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India to launch Mars mission in 2013


Indian Prime Minister Manmohan Singh gestures to greet as he arrives for the Congress Working Committee (CWC) meeting in New Delhi on June 25, 2012. In answer to a Right to Information (RTI) request, the prime minister's office has revealed that Singh earns a paltry $36,000 a year. US President Barack Obama pulls down $400,000, along with various perks.

India is planning its own mission to Mars next year, aiming to put an orbital probe around the red planet to study its climate and geology, according to top space department officials. 

The mission marks the country's most ambitious space program yet, and is likely to be given the go-ahead by the government by Friday after a union cabinet meeting, the Hindustan Times reported.

India's announcement comes on the same as China's announcement that it plans to launch a probe mission to the moon and as US officials at NASA are expected to begin the final phase of their ambitious Mars mission. 

India will be the sixth space power to undertake sending a satellite to Mars, following on the heels of the US, Russia, Europe, Japan and China, who was unsuccessful last year. AFP reported that thus far there have been 42 unmanned missions attempted to Mars. Twenty-one of these have failed in the launch phase itself.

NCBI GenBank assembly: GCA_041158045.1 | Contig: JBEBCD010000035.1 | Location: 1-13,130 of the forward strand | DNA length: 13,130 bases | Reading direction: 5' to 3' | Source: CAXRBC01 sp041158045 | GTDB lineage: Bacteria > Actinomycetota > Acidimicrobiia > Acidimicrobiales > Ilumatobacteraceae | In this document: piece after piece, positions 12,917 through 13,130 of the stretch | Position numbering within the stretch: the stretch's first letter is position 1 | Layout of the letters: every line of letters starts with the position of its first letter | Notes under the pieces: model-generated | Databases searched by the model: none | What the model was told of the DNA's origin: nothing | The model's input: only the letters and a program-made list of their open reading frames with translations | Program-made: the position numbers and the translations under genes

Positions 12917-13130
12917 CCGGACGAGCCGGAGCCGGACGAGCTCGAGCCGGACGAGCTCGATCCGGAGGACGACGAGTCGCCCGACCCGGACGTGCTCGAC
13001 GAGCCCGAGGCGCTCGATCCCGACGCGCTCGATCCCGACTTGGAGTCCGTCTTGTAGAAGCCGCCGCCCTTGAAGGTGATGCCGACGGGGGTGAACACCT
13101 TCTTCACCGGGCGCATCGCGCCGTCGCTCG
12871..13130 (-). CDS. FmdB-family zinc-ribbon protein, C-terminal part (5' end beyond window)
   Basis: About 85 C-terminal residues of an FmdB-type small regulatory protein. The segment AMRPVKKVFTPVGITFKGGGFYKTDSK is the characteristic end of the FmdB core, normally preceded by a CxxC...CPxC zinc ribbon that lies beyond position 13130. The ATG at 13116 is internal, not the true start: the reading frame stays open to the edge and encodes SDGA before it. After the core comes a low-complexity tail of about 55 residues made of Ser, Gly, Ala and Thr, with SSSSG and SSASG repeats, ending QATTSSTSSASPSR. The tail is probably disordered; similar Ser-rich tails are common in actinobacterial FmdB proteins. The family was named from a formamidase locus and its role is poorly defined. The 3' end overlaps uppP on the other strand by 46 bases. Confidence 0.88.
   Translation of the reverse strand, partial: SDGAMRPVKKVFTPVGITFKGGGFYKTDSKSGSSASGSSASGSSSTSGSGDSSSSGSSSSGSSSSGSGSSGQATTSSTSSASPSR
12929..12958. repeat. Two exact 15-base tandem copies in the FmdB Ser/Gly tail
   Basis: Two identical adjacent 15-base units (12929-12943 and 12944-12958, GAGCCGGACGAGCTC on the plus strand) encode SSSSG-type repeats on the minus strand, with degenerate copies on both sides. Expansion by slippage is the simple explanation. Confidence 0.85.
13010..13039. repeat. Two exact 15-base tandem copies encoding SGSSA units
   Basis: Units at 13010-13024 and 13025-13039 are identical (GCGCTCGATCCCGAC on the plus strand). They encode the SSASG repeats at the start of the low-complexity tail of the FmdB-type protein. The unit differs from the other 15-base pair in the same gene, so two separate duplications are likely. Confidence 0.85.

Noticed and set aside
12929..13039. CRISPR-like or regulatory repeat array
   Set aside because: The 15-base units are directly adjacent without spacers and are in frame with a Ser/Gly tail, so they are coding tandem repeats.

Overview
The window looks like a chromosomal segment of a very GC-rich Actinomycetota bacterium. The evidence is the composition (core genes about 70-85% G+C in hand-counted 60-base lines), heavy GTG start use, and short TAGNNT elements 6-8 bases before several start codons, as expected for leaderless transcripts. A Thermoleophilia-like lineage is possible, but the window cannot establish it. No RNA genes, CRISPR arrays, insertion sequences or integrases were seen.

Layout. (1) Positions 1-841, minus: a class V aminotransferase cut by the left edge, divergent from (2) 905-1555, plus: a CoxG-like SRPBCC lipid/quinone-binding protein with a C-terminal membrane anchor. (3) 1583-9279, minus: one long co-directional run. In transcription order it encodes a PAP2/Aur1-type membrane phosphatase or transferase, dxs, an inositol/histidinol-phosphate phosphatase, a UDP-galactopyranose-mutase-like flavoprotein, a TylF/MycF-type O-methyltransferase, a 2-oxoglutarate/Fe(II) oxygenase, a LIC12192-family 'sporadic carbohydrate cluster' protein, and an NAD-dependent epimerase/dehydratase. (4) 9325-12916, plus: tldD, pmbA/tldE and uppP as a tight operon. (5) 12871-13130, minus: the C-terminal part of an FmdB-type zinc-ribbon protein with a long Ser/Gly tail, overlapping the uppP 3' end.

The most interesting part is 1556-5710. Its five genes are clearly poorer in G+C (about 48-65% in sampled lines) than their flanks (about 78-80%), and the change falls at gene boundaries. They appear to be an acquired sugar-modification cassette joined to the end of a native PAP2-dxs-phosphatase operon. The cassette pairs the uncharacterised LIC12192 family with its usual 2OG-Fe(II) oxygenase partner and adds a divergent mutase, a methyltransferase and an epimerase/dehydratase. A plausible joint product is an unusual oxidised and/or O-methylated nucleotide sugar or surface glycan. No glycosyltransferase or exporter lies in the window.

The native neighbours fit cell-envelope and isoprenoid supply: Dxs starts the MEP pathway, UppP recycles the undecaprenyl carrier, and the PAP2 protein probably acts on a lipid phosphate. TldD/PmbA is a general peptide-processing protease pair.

Prime Minister Manmohan Singh is believed to have approved the mission, which is slated for launch on November 20, 2013, the Indian Express reported. According to a top space department official, the cost of the mission is estimated at 4.0-5.0 billion rupees ($70-90 million dollars).

The orbiter should enter Mars's orbit by September 2014, making it a 300-day voyage. 

Four years earlier, India sent a probe up to the moon and in September 2009, the satellite discovered water on the moon, upping the country's credibility among other space powers.

However, the space programme suffered a major setback when a satellite launch vehicle blew up and fell into the Bay of Bengal after veering from its intended flight path in December 2010.